Do a web search to plan a fishing vacation and you will find hundreds of thousands of sites. Planning a fishing vacation, whether to your local lake for a day or off to Belize for a 15 day exotic excursion, can be a trying experience. How do you narrow down the choices to find the fishing destination that is right for you?
After all, "fishing is not a matter of life and death, it is much more important than that."
The best way to select a fishing destination is to begin by identifying your priorities. Is this to be a warm weather experience, or do you prefer to go ice fishing? Do you want to fish Saltwater (surf, deep sea, reef) or Freshwater (lake, stream, river, etc.)? How many anglers are joining you, or are you a single angler?
If you are going as part of a group, it would be a good idea to sit down with everyone else who is going and discuss precisely what it is that each person wants out of the experience. It is not enough to simply decide you want great fishing, because that can mean very different things to different people.
Does great fishing mean catching a fish on nearly every cast, or catching only one fish all day--provided that one fish was a giant? And what constitutes a "giant" to you? Would a 20-pound chinook salmon make you happy, or would it have to be a 50-pounder?
What fish species are you interested in fishing for? Although this sounds like an overly simplistic question, it definitely needs to be discussed if this is to be a successful group outing. Do you want to catch lake trout, walleye, northern pike, bass, salmon? If members of the group have different ideas, you should pick a location with multiple species.
What is your preferred method of fishing? (trolling, spin/bait casting, light tackle, fly fishing, etc.) Do you want to fish from shore, from a drift boat or raft, or wear full length waders?
Your level of fishing experience is also a crucial consideration. Choosing the right guide to help with equipment choices and techniques is critical. The more experience you have, obviously the less advice and help you will need.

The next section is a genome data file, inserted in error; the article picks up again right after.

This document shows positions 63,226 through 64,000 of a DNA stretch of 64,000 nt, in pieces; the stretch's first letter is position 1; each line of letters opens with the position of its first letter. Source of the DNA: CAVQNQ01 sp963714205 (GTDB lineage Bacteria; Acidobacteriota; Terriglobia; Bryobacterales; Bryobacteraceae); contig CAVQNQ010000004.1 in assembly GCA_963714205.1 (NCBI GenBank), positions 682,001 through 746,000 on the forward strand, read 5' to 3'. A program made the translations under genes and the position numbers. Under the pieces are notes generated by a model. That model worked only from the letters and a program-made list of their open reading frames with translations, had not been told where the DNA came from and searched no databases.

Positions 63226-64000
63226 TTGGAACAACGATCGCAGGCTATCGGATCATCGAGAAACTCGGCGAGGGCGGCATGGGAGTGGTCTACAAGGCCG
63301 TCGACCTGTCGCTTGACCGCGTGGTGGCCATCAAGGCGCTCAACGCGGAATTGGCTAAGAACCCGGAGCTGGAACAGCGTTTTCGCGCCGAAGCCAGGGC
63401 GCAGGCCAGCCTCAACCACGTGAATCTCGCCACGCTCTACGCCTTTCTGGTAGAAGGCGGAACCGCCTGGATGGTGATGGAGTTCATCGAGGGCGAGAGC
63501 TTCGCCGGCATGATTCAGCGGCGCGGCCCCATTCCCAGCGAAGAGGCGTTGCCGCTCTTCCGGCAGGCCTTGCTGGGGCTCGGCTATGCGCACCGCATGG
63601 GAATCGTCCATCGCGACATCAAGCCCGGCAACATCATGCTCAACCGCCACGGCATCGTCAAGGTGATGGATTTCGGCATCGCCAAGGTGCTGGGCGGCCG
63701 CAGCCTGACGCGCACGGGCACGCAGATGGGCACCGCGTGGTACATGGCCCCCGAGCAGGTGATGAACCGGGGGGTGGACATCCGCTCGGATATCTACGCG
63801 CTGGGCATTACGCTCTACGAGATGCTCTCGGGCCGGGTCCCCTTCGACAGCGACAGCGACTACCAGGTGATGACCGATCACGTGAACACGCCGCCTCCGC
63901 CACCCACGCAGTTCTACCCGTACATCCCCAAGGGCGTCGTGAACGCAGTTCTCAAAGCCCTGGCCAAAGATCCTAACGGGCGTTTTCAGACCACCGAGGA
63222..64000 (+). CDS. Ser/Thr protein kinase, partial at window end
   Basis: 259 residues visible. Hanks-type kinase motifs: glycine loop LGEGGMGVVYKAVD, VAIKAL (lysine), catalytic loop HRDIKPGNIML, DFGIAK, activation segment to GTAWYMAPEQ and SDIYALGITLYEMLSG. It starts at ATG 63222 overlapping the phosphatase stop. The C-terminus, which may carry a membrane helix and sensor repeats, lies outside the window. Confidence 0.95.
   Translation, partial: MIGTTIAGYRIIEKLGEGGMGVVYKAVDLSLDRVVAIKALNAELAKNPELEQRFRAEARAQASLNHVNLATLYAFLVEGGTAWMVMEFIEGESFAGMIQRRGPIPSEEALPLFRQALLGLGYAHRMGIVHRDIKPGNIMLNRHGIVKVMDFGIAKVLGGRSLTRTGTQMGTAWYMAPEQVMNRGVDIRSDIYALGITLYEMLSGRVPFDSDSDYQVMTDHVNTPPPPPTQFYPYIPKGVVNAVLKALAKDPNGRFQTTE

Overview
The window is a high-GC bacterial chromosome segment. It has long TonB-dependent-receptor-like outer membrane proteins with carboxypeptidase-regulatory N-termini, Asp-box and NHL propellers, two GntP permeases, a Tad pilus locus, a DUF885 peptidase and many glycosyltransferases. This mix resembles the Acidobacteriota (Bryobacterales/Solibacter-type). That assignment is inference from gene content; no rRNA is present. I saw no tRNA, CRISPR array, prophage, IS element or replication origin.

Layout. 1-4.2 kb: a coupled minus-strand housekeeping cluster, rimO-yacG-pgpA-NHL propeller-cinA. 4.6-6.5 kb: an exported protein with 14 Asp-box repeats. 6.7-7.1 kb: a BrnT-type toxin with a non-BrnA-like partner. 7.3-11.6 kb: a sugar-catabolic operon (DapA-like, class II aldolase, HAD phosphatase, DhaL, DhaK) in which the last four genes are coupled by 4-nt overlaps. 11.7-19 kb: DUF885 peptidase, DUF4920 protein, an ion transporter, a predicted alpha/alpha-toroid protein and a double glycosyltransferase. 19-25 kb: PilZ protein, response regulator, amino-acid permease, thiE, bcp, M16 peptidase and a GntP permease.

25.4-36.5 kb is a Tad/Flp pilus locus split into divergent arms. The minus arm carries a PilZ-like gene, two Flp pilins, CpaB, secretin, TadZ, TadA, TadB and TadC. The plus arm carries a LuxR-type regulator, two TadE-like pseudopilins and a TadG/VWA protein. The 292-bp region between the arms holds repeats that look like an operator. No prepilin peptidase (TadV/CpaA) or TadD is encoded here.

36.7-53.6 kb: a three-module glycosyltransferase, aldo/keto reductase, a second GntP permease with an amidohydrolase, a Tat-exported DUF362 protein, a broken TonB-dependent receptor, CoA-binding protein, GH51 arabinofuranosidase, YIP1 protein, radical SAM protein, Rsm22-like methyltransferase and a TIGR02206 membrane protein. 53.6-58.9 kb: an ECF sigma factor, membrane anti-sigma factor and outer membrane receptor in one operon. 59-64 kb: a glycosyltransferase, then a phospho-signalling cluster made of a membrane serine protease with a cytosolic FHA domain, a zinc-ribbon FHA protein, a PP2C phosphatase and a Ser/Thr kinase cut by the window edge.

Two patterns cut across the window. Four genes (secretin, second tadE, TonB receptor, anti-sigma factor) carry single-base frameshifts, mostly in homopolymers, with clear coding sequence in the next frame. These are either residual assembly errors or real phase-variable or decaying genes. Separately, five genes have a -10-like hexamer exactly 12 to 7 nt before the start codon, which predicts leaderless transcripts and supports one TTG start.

Other considerations include, will any non-fishing companions be joining you, and is this strictly a fishing trip or will other leisure or even business activities be involved?
A final consideration--what is your realistic budget? Let's face it, money is a deciding factor for most of us. You need to be honest about how much you are prepared to spend--and how to spend it. If you have $1,500 to spend on a trip, do you want 3 days at Lodge X with most of the comforts of home, or 7 days in a tent camp where you cook your own meals, but have a better shot at a trophy fish?
Once you have established clear priorities about the fishing and accommodations, and roughed out a budget, it's time to start looking at what individual venues have to offer. Search the Internet to find exciting and affordable locations. State or provincial tourism departments or fish/wildlife agencies are excellent resources to find fishing lodges within specific areas. Even the U.S. Forest Service website has valuable and free information about thousands of fishing locales within the U.S.
Before you go, you need to check to make certain that all of your equipment is in safe working order. You might be a long ways from the nearest tackle shop. First, check your rod and reel. Both of these pieces need to be in top condition. Also check the type of line you should be using (you will probably want to take several different types).
Finally, check your tackle box, especially hooks, flies, sinkers and lures depending on the species of fish you are after and the conditions you expect to encounter.
Best wishes for a great trip, whether it be steelheads in Alaska or giant snakeheads in Thailand, you're ready for the ultimate fishing experience!